'Tai" in the movie title "Tai Jiong" not only refers to Thailand, where much of the story takes place, but also to "peace of mind", a dictionary-listed definition of the word, explains the actor-director-writer of Lost in Thailand Xu Zheng. What has attracted 32 million people to the movie theater could be the "jiong" part of the title - a new Chinese word that graphically captures an expression of awkwardness and foolishness, tinged with self-mockery. "It is the opposite of "tai", of which I found plenty while on a trip to Thailand," says Xu. "This is a country where the pace of life is slower than China, and people seem to be more secure and happier." Xu portrays a business executive who has to beat his rival to find the largest shareholder of their company and get his seal of authorization. That means billions of yuan in future income.
By noon on Saturday rescuers had found the bodies of all 46 people who died when they were buried in a landslide that hit a mountainous village in Yunnan province on Friday morning.
The first week of 2013 has presented Wang Changtian with a new challenge: How to properly conduct himself in public so that he will not be seen as gloating - or indulging in false modesty, for that matter.
Anna Pao Sohmen believes it's better to give than receive.
Born in Africa, brought up in Europe and living in China, it's obvious that any restaurant you open would sell Jamaican food! Rose Lin Zamoa, the 34-year-old Afro-haired proprietor of the tiny Beijing restaurant in Andingmen called Jamaica Me Crazy, is quite the entrepreneur.
If the freezing weather has been keeping you indoors, it's time to get out of the house. There's lots of good stuff to do during the winter in Beijing. If you have not tried it already, put on your skates and take a trip to Shichahai, three historic lakes north of central Beijing. Zhu Xingxin shares some fun photos that may entice you to brave the cold.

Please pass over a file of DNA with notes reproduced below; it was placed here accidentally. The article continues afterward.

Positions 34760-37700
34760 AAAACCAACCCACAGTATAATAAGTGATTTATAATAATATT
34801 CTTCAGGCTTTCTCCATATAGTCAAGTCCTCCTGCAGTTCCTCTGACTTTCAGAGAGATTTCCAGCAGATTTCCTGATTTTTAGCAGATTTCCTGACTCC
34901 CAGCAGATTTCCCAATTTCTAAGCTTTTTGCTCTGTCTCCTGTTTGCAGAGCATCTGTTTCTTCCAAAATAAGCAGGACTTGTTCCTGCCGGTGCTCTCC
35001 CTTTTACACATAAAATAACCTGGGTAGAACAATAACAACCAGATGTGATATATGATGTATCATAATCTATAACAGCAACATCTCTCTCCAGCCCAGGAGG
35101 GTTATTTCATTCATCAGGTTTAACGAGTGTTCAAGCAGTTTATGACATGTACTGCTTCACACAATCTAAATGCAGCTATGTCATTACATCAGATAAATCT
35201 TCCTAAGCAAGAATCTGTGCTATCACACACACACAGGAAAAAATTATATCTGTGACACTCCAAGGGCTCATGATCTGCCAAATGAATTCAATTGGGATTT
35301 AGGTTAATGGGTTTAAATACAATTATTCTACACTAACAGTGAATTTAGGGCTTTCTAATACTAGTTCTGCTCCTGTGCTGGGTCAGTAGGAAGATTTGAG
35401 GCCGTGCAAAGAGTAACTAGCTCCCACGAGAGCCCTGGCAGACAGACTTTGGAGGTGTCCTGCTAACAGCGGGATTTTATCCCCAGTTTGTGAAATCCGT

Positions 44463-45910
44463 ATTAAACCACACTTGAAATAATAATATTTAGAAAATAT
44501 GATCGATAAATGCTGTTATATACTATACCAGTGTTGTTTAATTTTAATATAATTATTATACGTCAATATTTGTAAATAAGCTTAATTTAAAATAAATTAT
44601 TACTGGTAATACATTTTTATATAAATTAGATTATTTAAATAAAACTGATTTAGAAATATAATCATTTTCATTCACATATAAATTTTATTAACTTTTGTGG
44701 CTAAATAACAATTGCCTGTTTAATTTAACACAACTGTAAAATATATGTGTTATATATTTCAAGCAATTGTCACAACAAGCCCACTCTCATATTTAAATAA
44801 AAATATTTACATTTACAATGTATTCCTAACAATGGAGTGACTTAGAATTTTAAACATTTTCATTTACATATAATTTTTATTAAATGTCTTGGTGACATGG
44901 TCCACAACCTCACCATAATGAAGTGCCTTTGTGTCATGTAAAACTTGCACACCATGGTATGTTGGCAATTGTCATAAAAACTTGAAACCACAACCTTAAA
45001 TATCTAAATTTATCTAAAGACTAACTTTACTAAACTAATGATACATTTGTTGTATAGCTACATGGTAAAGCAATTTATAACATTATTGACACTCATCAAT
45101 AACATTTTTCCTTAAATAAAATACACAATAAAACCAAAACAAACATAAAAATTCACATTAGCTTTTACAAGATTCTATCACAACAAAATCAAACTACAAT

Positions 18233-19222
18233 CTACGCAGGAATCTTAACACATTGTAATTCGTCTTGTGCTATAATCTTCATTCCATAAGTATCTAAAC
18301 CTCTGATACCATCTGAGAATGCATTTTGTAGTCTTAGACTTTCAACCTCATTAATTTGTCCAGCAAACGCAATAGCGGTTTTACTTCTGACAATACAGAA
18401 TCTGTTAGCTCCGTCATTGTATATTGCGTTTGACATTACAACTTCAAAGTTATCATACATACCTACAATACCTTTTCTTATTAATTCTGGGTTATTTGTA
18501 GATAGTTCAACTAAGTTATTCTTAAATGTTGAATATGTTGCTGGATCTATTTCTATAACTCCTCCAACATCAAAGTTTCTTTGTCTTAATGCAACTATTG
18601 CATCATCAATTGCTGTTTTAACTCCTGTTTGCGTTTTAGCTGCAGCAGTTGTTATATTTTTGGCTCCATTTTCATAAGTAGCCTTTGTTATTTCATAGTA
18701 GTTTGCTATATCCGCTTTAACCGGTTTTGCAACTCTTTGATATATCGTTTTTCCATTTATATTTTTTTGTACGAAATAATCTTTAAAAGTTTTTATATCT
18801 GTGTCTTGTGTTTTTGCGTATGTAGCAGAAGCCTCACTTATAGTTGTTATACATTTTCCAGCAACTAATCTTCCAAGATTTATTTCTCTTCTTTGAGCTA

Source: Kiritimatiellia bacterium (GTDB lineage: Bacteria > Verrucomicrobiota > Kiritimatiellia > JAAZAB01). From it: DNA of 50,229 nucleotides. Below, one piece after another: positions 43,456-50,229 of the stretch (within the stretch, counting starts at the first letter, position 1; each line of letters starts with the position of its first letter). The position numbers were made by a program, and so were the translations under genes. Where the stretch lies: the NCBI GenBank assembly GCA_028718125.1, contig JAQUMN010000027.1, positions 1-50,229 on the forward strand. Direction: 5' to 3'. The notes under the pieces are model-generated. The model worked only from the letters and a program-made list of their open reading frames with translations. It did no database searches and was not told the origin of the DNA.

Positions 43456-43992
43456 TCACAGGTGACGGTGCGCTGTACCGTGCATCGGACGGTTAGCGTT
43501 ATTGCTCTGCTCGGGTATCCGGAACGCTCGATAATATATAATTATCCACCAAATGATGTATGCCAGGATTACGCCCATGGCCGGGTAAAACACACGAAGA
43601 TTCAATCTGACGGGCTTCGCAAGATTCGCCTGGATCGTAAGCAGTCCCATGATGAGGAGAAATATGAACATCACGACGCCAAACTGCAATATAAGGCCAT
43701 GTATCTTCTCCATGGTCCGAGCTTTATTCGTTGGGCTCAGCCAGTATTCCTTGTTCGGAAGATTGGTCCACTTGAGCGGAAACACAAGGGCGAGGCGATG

Ten-time champion Stephane Peterhansel extended his Dakar Rally lead on Friday, but the world's most grueling endurance event was once again hit by tragedy when a French motorcyclist was killed.
The popular notion of infinity may be of a monolithic totality, the ultimate, unbounded big tent that goes on forever. Yet there is no single, implacable entity called infinity.
HONG KONG - At Mario Batali's new Lupa in a gleaming tower on Queen's Road here, soignee Chinese diners, expatriate regulars and foreign tourists glide up escalators to their tables. They navigate past a 1.2-meter-tall bronze of Romulus and Remus in this $3.2 million restaurant of glass, steel and floral terrazzo. On the menu are bucatini all'amatriciana and spaghetti alla carbonara.
Science and Technology
FURNACE CREEK, California - For Death Valley, a place that embraces its extremes, this has long been an affront: As furnace-hot as it gets here, it could not lay claim to being the hottest place on earth. That honor, as it were, has gone since 1922 to a city on the northwestern tip of Libya.
Arts and Styles
SEOUL, South Korea - As monuments go, this one seems puny and tasteless next to the skyscrapers and upscale fashion boutiques of the affluent Gangnam district. Yet it occupies a spot of honor across from Samsung's corporate headquarters: a hastily built plywood stage decorated with cutout silhouettes of a rotund man who appears to be prancing like a horse.
When Johannes Torpe was appointed creative director of Danish audio products manufacturer Bang & Olufsen, he felt like the protagonist in Charlie and the Chocolate Factory. "For Danish kids, Bang & Olufsen is just like that dream chocolate factory. I bought a pair of Bang & Olufsen earphones when I was 13. Now I'm 39 and they're still fantastic," he says. "And now, I am Charlie," Torpe says happily.
Eating lamb during Beijing's bitter winter is a 200-year-old tradition and a guaranteed way of beating the freeze. Hong Dacai, the owner of Muslim restaurant Hongyunxuan, claims Mongolian and Manchu aristocrats used to favor lamb hotpot during the cold season.
Three young treasure-hunters got lucky and made an important discovery at a deserted pagoda in Suzhou, Jiangsu province, on April 12, 1978.
A stroll around Hamburg reveals a city with an interesting past and plenty to see and do. Amber Wu Ping takes a look around the harbor, churches and the infamous Reeperbahn.